Israeli warplanes struck a target on the Syria-Lebanon border overnight, according to unnamed security sources cited by several news agencies.
The target was reportedly a convoy, carrying weapons. It's unclear on which side of the border the strike took place. That'd be a pretty important piece of information to nail down: An airstrike inside Syria would be much more diplomatically dicey for Israel, all but guaranteeing some sort of response from Iran. Both Reuters and the AFP have multiple sources relaying conflicting information on where the strike occurred, but the Associated Press, citing both regional and U.S. sources, says the attack was inside Syria.
Haaretz, in their live-blog of the reported strike, notes that the Israeli Defense Force is so far refusing to confirm or deny the strike. According to the Israeli paper, Lebanese media described three separate violations of the country's airspace by Israeli jets just before the reported attack, following a week of "increased activity" by Israeli warplanes. Lebanese security officials told the paper that there was no evidence of an airstrike on their side of the border.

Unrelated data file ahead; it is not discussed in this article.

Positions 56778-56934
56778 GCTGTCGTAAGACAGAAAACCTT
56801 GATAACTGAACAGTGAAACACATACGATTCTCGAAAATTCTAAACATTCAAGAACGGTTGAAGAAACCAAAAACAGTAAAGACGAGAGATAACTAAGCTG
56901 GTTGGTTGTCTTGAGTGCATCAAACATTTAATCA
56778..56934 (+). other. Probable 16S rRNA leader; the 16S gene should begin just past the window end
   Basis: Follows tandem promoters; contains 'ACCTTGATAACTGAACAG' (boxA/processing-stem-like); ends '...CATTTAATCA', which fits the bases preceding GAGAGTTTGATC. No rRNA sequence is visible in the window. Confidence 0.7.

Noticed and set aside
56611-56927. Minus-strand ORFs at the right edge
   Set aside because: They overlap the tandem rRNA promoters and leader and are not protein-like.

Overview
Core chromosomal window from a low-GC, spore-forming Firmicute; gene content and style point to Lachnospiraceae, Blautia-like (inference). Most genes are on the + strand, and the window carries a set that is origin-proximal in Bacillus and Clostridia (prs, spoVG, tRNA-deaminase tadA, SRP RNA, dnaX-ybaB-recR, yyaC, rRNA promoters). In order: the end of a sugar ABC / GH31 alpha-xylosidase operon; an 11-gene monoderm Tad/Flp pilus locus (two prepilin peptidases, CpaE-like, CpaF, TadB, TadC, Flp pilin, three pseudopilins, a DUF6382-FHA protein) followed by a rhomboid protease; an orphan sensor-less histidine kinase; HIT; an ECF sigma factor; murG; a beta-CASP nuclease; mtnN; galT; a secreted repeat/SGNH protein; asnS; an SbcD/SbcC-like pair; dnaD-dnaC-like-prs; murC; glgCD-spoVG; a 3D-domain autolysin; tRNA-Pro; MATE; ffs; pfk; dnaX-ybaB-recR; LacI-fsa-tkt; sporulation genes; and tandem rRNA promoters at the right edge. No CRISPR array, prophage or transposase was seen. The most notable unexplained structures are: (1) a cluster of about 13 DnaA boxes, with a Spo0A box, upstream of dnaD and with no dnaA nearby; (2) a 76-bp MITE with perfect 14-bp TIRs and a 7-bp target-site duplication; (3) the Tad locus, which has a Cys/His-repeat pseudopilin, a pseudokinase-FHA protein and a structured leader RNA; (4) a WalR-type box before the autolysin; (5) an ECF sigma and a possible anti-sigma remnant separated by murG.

Although specific, confirmed, information on the reported incident is less than forthcoming, the motive behind it seems pretty clear: Israel has recently publicly voiced concern over the possibility of Hezbollah gaining access to Syria's stockpile of missiles and chemical weapons. And as the Associated Press reported, Israel was apparently planning on hitting a weapons shipment to the militant group that included SA-17 anti-aircraft missiles.
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